Cassandra (Cass), born Dec. 2, 1957, passed away Friday, Dec. 18, 2020, due to complications of COVID-19 including pneumonia and a preexisting condition of lupus.

In her toddler years, Cass spent a lot of time with her grandmother, Jeanette Reuben-Wilson, where she learned invaluable lessons about being a strong, hard-working Nimiipuu women. Around 1963, the family moved to Eugene, Ore., a place that played a major role in teaching her to care for others, volunteer when needed, and learn to be an activist for civil rights. Her father, John Allen Sr., shared with her his love for reading while her mother, Iva Wilson, encouraged her to keep genuine kindness always in her heart.

In the ’70s as a teenager, she traveled home to the “Rez” in the summers and learned from her older sisters, Nellie Axtell and Patsy Higheagle, how and where to fish, hunt and gather. Some summer weekends, she and her sister, Jenny, would sneak off and hop on a bus full of activists heading to the next American Indian Movement “call for action” event. Eugene was also a center of student activism and while there they attended Lane Community College.

Her first child, Gregory Lee Crowe Jr., was born in 1975. Becoming a mother matured her into womanhood and she took on all the responsibilities full force. Many hours were spent with her mother and new in-laws, the Crowes and Franks, gathering traditional foods and learning to perfect her baking skills. It was around this time that several of the women met and felt there was a great need to re-establish the dormant Nimiipuu Longhouse. She assisted in cleaning up the old meeting shed, raising funds to get the electricity on, and becoming a cook for family and large events.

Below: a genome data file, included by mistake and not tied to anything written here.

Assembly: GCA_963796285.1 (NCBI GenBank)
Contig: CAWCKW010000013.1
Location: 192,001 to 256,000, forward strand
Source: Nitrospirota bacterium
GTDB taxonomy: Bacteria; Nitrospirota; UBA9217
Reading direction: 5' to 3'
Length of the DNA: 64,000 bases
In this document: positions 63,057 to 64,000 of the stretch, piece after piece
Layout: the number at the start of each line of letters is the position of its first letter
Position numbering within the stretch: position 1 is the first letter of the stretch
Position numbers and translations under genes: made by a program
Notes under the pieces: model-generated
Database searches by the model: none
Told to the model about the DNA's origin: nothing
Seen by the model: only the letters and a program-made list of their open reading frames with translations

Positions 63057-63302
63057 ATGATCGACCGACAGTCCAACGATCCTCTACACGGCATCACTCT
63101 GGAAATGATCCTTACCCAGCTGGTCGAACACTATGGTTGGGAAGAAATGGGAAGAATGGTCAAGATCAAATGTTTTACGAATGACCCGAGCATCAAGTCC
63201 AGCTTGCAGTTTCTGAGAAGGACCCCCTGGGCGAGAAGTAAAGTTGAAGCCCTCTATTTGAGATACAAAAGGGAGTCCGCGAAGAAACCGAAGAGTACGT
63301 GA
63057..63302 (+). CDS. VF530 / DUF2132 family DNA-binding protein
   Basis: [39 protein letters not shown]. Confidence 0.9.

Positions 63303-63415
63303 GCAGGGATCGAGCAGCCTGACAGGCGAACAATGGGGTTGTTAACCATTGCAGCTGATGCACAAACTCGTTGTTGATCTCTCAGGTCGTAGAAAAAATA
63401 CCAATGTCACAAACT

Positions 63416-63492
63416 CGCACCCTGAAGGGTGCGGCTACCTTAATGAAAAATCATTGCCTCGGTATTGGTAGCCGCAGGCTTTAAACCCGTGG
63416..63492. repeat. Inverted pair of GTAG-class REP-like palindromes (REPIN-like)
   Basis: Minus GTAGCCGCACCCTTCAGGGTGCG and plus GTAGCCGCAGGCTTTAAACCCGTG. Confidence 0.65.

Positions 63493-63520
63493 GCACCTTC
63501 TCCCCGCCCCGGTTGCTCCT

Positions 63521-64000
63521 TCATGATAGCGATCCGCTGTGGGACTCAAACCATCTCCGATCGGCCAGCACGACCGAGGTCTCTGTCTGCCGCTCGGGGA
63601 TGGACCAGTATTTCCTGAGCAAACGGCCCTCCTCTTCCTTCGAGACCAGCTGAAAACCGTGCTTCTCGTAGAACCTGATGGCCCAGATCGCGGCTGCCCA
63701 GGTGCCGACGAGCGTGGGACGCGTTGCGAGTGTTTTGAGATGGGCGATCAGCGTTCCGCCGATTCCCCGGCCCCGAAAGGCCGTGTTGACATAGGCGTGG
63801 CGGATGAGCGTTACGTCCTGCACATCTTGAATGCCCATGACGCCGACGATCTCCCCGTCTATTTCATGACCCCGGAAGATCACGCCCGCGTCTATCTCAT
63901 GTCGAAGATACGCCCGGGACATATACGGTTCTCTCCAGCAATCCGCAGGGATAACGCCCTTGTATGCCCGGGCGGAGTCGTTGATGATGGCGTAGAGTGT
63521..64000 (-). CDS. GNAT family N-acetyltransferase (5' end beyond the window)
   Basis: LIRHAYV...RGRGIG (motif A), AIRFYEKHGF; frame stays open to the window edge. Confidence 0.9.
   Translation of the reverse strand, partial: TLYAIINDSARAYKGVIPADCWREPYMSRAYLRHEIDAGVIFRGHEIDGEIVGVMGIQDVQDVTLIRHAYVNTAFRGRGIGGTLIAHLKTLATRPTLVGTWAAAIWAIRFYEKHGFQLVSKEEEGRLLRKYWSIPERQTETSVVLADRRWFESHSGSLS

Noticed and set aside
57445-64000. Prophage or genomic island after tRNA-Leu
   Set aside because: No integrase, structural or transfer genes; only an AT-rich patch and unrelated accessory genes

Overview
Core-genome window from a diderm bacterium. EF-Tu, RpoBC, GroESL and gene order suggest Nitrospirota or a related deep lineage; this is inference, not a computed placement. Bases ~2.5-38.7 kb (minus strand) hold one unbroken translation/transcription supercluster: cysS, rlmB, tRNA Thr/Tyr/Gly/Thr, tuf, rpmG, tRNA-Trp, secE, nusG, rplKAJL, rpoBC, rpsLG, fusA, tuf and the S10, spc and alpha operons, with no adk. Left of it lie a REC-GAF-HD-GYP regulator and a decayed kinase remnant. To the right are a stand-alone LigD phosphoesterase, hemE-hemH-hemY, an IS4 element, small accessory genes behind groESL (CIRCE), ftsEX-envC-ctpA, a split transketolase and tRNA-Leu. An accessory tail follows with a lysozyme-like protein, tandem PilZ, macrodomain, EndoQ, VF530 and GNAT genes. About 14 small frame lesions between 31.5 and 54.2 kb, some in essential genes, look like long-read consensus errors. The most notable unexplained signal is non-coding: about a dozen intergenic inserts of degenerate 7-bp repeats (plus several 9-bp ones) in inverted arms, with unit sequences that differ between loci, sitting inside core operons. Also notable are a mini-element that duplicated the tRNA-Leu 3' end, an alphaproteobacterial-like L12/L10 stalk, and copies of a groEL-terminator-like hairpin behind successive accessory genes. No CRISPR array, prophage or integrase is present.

In 1978, she had her second child, Andre Lance Picard Jr. He and his father, Andre Sr., became the nucleus of singers who would show up with her to Seven Drum services each Sunday. The formation of the Longhouse circle heightened the awareness of all the families involved to Nimiipuu treaty rights and making sure they were safe and secure for future generations. In 1981, she had her third child, Angela Rebells Picard. A week later a battle for fishing began as many people were told they could no longer fish down at Rapid River. Cassandra’s activism lessons kicked into high gear and, with the help of her sister, Nellie, and her husband, Andre Sr., and numerous other fishermen and women, they began to strategize and prepare for the “fish wars and fish-ins.” Flyers were created with an old mimeograph and they put them up all over town. She loved talking about this time in her life and how proud she was of those who were ready to lay their life on the line for the Salmon. This movement led to the development of the Nez Perce Fishermen’s Committee, a Supreme Court decision that upheld Nez Perce fishing rights, and laid the groundwork for the development of the Nez Perce Tribes Fisheries Department. Cassandra had a way with words and could speak passionately on this topic which led to an invitation to speak at the World Court in Geneva, Switzerland (in the Hauge) to address the United Nations on Indian Civil Rights.

In 1983, she met the love of her life, Robert Garcia Kipp, and had her last son, Earl John David Kipp. From this point on, she made it a high priority to be sure her kids had regalia ready for powwows and longhouse ceremonies. She began to travel to powwows, instilling in her children to have pride in being Native, the ability to listen to the elders, and the desire to dance hard for them when it was time.